By Donna Clapp
From the May/June 2022 Issue
You may have heard it is currently an “employees’ market” in terms of hiring, and that is absolutely an understatement, with media calling the time period in which we live, “The Great Resignation.” With an unemployment rate of 3.6% for March 2022, we have lower unemployment than we did pre-pandemic when it was at 4.4% in March of 2020. This nationwide workforce shortage has become top of mind in terms of both business concerns and economic development strategies.
“It’s all really supply and demand,” said Dennis Donovan, Founder of Wadley Donovan Gutshall Consulting, corporate site selection consultants. “You’ve got baby boomers leaving the workforce, limited immigration, and heavy competitive demand.”
Well, guess what? That’d be the reason for labor shortages. But then of course, we need to look at the fact that as a country, we have not done a good enough job career pathing for some of the technical fields either. So, particularly in manufacturing just finding workers at all is so difficult right now. I think communities are going to have to have workforce development as one of their most important pillars right now. And a goal really should be to have the number of workers in positions, mirror the percentage of diversity in the adult population of that region.”
In fact, in many communities, the labor shortage has turned economic development strategy upside down, because bringing jobs to the community has always been the focus, but now developing a skilled workforce has become even more of a focus than ever before. Without creating workforce development programs that help attract, train and retain workers, economic developers risk corporations choosing other locations for their expansion and relocation projects.
In the past, traditional measures of economic development have focused on the number of jobs being created, and the amount of capital investment being made,” said Todd Greene, Chair of the Board for the International Economic Development Council (IEDC), and Executive director of WorkRise at the Urban Institute. “But we’ve found, that over time just meeting those measures has been insufficient when we think about economic growth of the entire community. Further analysis reveals that not everyone has benefited from traditional economic development approaches, and in some cases, these communities have very low rates of economic mobility and high rates of income inequality. We know that bringing along all members of the community is going to be a more successful strategy and should be the goal of economic development.”
Corporate leaders and economic developers are giving even more attention to programs and initiatives that target diversity, equity, and inclusion than ever before, giving vulnerable communities new opportunities to grow. These new initiatives call for new types of partnerships and collaborations between federal, state and local governments, educational institutions from high schools to universities and community outreach organizations. One such recent collaboration in South Carolina has helped the state attract a number of large corporate entities from BASF to BMW. While the Apprenticeship Carolina program has been in place since 2007, a recent collaboration seeks to increase the diversity of participants in the apprenticeship programs.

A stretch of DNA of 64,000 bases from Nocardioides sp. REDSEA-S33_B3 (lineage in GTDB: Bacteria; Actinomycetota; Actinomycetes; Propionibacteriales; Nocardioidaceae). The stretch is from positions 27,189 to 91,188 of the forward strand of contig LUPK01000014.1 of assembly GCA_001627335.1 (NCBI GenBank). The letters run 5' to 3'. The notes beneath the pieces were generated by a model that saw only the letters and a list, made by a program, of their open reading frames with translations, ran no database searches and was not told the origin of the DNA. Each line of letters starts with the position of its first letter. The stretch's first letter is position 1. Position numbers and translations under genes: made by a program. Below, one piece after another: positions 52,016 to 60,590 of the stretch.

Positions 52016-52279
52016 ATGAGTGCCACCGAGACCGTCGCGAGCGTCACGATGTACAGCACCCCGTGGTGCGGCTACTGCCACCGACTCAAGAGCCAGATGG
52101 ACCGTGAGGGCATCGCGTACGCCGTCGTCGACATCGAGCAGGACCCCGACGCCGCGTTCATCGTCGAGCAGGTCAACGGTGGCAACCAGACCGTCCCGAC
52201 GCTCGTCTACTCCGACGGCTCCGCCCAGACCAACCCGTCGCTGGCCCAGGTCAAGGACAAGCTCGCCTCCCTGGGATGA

“Some of the things that we’ve been doing on our team, is we formed partnerships with the three urban league chapters of the state,” said Amy Firestone, Ph.D. Vice President, Division of Apprenticeship Carolina. “Since 2021, we have been collaborative partners in helping identify businesses to talk to about creating apprenticeships with the focus on diversity. We have also developed pre-apprenticeship program with the Urban League, and that’s also the first ever pre-apprenticeship program that we’ve ever had with a community-based organization.”
South Carolina’s apprenticeship and pre-apprenticeship programs are an example of unique partnerships that are creating highly skilled workforce pipelines from high school through to high wage jobs. They require a tremendous amount of collaboration. For example, a recent apprenticeship launch with BASF in Pendleton, SC was a collaboration between BASF, Apprenticeship Carolina, readySC and Tri-County Technical College.
Elba Lizardi, BASF Seneca site director, said the program aims to meet future talent needs for a skilled and diverse technician workforce with an emphasis on attracting more females to these roles. “Our company wants to grow in diversity and inclusion at this site and globally,” she said. “We met our goal for 22-24% female leadership two years before our 2021 goal in 2019, so we set a new goal of 30% female leadership by 2030, and this program helps us make progress on achieving that goal.”
Note that it is a technical college in this particular collaboration, not a university. According to the World Economic Forum, while all jobs are getting more technical, the emergence of clusters of professions for the future shows a shift in focus from degrees to skills.
“Major IT and Business Services companies are approaching community colleges for a well-trained, hands-on, ready to work and often industry-certified workforce. And they only have an AAS rather than a BAS. It is not the degree but the technical and personal/workplace skills,” said Linda Head, Sr. Associate Vice Chancellor, External & Employer Relations at Lone Star College in Texas.
The good news is this allows for a larger workforce that can represent the diversity of our populations and help close the employment and opportunity gaps that currently exist. All of this calls for a focus on upskilling or reskilling workers into these new roles, and there are numerous regions around the country who are focusing on just that. Corporations are focused there too according to consulting firm, Deloitte, whose recent survey found that many corporations since 2020 have made public commitments to address societal disparity, and injustice, and to expand diversity, equity, and inclusion initiatives for their current and future workforce.
Addressing Workforce Shortage
The Brookings Institution, a public policy organization focused on research and development, has been doing numerous studies on what will work in terms of adapting to this hiring crisis. One of the examples they point to is the way EmployIndy in Indianapolis has been collaborating with employers and nonprofit partners to set up data sharing agreements with the state so they can target local populations that were displaced during the pandemic. EmployIndy has been sending weekly texts to new unemployment applicants to ask them to speak to a career navigator to discover how their skills may transfer to jobs currently available.
Much like Apprenticeship Carolina, CareerWise Colorado has worked with employers and educators in seven targeted industries to create youth apprenticeships, a model that is currently expanding to Washington DC, New York City, and Elkhart County IN. CareerWise Colorado also recently launched a program they call Equity First, which is an apprenticeship program designed specifically to help employers meet their diversity, equity, and inclusion goals by providing anti-bias and inclusive leadership training and support to corporations.